At the end of 12 days in Australia, my wife, three year old daughter, and I were set to fly back to the States on United award tickets in business class, Sydney – San Francisco. Flight UA870 was operated by a Boeing 777-300ER, the airline’s largest aircraft, and every seat was booked.
Here’s the experience in a nutshell: United Airlines business class is (usually now) a better seat than the airline used to offer, but one with less space than you’ll find on Delta, American, Air Canada or Air France. United has good bedding, an the wifi worked on my flight, but the rest of the soft product from food to service was subpar.
To be clear, I was grateful to be flying business class on such a long flight as Sydney – San Francisco, especially booking using miles. And United’s Polaris is a business class. It just generally lacked many of the touches that make the experience more than just ‘a better seat than coach’.
We arrived at Sydney airport terminal 1, the international terminal, right when I’d planned. United counters were at the very far right end of the terminal, but easy to find thanks to a monitor showing which letter check-in desks they were using. We walked straight up to business class/1K check-in and were helped almost immediately.
The very friendly Aussie working the check-in desk told me all about her daughter returning to Australia once quarantine was no longer required, and about how good the coffee is in the Air New Zealand lounge. But it took her quite awhile to process baggage tags. Once we’d done that we headed straight for passport control. There’s no premium queues for government checks when leaving Sydney, so leave plenty of time.
United business class passengers have access to the Singapore and Air New Zealand lounges. There’s also a nearby American Express lounge. On this trip I visited none of those. Despite arriving at the airport two hours prior to departure, by the time I’d made it through passport control and security – the lines were very long on a Sunday morning – and out near the gate it was already four minutes to scheduled boarding. I used the time to buy a bunch of bottles of water, not trusting United’s flight attendants to keep me hydrated on a 13 hour flight.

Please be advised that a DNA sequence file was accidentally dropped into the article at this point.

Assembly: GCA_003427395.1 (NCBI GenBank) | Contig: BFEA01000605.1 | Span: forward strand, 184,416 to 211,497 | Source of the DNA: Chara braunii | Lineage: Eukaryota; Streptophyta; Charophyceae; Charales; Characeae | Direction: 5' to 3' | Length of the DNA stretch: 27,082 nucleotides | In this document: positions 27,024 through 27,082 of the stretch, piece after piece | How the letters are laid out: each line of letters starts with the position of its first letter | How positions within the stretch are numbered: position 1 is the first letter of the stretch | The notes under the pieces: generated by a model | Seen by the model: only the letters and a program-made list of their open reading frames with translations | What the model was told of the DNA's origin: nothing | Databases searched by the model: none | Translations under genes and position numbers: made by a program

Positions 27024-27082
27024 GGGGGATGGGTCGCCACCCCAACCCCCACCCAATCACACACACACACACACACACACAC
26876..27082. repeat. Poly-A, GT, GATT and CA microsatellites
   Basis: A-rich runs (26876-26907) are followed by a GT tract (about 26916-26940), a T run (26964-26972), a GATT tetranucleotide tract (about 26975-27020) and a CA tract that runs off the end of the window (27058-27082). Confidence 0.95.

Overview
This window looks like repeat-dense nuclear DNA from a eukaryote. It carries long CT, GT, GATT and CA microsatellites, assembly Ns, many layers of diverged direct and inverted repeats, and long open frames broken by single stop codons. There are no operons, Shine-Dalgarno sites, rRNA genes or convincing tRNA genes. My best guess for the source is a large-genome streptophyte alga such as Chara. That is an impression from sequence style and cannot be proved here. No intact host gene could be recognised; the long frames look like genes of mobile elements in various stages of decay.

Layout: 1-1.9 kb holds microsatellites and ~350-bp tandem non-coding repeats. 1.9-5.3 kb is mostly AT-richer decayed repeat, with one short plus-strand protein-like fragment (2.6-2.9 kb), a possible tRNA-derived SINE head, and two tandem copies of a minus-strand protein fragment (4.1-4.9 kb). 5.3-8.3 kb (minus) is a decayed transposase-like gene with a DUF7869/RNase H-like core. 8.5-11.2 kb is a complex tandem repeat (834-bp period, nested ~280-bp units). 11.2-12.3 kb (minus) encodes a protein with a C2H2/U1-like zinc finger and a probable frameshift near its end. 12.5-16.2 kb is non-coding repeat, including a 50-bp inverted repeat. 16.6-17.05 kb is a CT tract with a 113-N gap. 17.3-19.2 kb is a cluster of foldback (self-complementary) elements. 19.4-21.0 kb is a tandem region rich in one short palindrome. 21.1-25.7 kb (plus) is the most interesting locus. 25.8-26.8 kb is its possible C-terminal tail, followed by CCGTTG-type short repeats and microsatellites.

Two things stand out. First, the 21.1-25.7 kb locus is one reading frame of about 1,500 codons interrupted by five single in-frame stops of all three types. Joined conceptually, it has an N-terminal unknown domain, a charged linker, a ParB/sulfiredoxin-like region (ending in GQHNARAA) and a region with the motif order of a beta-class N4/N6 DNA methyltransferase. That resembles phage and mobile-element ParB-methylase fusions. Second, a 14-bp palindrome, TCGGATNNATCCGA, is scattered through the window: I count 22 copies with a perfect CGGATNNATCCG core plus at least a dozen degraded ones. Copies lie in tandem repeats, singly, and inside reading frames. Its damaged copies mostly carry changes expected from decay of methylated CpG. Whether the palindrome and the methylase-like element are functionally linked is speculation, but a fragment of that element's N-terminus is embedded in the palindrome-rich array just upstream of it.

Boarding – Masks Required?
As passengers crossed onto the jet bridge they were told they had to wear masks. This wasn’t because of Australia’s masking rule for flights, but in the words of the flight attendant because of airport rules about masks. Passengers were informed they could take off their masks once we’d pushed back.
One passenger pointed out, and pulled up on their phone, that airport masking rules in New South Wales had changed and were no longer in effect. The senior male flight attendant who had been scolding people about their lack of masks was visibly upset, but other cabin crew informed him he was wrong. He became very gruff with the passenger who pointed out the error for several interactions, scolding him about the placement of his shoulder belt and generally sounding sarcastic.
There were no menus. Upon boarding a flight attendant taking orders asked, “lamb, salmon, or vegetarian?” Often I’ll make a decision on which protein to order based on how it’s prepared, or the sides. And I’ll consult the list of adult beverages, and especially wine, to think about what I might enjoy with my meal.
At the seat, in the storage compartment, were headphones and a bottle of water. On the seat was a pillow, cooling gel pillow, and blanket. Predeparture orange juice, sparkling wine, and still water was offered. I requested pajamas and a mattress pad – those aren’t placed at your seat, and I didn’t want them to run out.
The Polaris Seat
The seat, announced by Oscar Munoz in 2016, was a Jeff Smisek special. It’s innovative for being able to squeeze seats into space, to ‘check the boxes’ as efficiently as possible. It’s not a seat to avoid the way old United business class (Diamond seats) are, with several planes still flying around six years into the new seat offering. But make no mistake that United’s business class is a lesser product.
Nonetheless it is a gorgeous cabin despite also being a dense cabin, and there were plenty of items at the seat – a blanket, pillow, cooling gel pillow, and new Away amenity kit.
Slippers are placed on the ottoman.
Odd-number rows of the Boeing 777 are great for families traveling together in the middle section, because while the center divider (electronically controlled) goes up and down between those seats the divider is much larger for odd-numbered seats.
There isn’t very much storage in the seat, but there’s a nice side table that fits a laptop when it’s not on your tray table. There’s also AC and USB power. The small cubby fits your headphones and some other sundry items. A water bottle was placed inside before passengers boarded.
Main Meal Service
After takeoff (room temperature) nuts were distributed, along with a beverage of choice. There would be no separate beverage service when meals were passed out, or even after the meal.